The finance industry has long lobbied European governments for greater tax incentives to promote long-term savings, often in vain. Now latest statistics from the UK's Investment Management Association (IMA) show the profound effect tax incentives can have on people's propensity to save.
On 6 October 2009, the maximum subscription limit for the UK’s Individual Savings Account (ISA), a tax-free savings product, was raised, from £7,200 to £10,200 for the over-50s, with the increased limit being made available to all savers on 6 April 2010. Since then sales of ISAs, which can be invested in cash, stocks and share or funds, have reached record levels.
Net ISA sales in October 2009 were the highest for any October since ISAs were first launched in 1999, and since then gross ISA sales have averaged over £400 million a month, more than double the figure for a year earlier, before the increase in the allowance. There was also an increase in April 2010, when the ISA allowance went up for the under 50s, with net sales that month the highest since 2001.
Research conducted by the IMA also shows that nearly half (47%) of all ISA savers would commit more money to ISAs if the annual allowance were raised further.
“Our research shows that people are positive about incentives to save – with around half of existing investors saying they would invest more if the annual ISA allowance were raised,” said Richard Saunders, chief executive of the IMA.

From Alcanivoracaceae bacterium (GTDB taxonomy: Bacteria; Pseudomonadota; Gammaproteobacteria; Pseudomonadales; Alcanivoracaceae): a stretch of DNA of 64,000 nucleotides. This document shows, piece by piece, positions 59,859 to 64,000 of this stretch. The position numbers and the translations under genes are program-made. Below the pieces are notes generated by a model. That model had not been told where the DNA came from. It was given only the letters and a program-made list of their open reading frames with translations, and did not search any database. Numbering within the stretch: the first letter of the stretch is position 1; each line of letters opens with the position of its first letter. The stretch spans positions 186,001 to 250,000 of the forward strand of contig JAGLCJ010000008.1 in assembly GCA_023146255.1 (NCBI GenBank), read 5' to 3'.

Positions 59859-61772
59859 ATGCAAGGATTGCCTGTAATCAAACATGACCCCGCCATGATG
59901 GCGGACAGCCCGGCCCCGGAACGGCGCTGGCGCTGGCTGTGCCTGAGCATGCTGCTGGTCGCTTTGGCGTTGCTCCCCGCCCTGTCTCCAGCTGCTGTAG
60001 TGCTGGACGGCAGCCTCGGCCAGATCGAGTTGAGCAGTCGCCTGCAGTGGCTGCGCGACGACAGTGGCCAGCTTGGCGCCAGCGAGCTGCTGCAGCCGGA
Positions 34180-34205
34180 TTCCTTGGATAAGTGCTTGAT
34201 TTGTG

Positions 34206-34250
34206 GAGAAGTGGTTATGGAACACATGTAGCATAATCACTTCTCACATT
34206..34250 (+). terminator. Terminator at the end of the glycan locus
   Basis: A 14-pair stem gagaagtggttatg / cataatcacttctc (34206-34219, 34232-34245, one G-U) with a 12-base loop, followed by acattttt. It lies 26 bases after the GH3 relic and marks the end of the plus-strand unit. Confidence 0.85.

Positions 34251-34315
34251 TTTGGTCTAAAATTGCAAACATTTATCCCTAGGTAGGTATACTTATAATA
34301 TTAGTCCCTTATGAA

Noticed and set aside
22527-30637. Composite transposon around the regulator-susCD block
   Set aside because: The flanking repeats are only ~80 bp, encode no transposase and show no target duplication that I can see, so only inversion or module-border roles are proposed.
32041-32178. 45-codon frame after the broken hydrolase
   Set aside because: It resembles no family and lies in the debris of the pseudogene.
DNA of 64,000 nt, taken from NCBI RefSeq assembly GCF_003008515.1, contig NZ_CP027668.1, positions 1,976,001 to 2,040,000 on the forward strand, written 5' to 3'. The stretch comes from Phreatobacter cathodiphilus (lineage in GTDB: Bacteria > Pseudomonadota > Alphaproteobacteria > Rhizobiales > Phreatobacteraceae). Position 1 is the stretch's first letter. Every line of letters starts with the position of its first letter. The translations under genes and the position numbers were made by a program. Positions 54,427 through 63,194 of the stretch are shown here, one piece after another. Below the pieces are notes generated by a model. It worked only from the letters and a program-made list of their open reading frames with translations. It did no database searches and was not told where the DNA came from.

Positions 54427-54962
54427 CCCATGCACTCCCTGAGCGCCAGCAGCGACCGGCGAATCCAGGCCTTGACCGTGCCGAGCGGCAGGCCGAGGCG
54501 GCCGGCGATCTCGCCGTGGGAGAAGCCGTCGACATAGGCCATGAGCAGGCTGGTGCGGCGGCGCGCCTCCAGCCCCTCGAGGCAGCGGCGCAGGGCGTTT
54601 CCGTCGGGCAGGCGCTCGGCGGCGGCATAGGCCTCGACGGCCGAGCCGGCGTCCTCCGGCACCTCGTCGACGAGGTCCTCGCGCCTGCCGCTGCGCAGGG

He added: “The IMA’s figures back this up, with ISA sales at the highest level for many years, following the recent increases in the annual allowance. The inflows we have seen since October last year are the highest since ISAs were first launched. There is a good chance that 2010 could be the best year ever for ISAs."
The IMA’s research also shows some support for greater flexibility. ISAs, which benefit from a clear charging structure, are used by some savers instead of or in addition to pension funds for pensions savings. One in five (21%) of those responding to the IMA’s research said they would invest more if there was some flexibility to move money in and out of pensions savings.
Security in the form of guaranteed incentives was also on investors’ wish list. One in three said they would invest more if long-term savings incentives remained consistent, with 44% saying they would invest more if there were a lifetime tax-free ISA allowance.
Fiona Rintoul, editorial director
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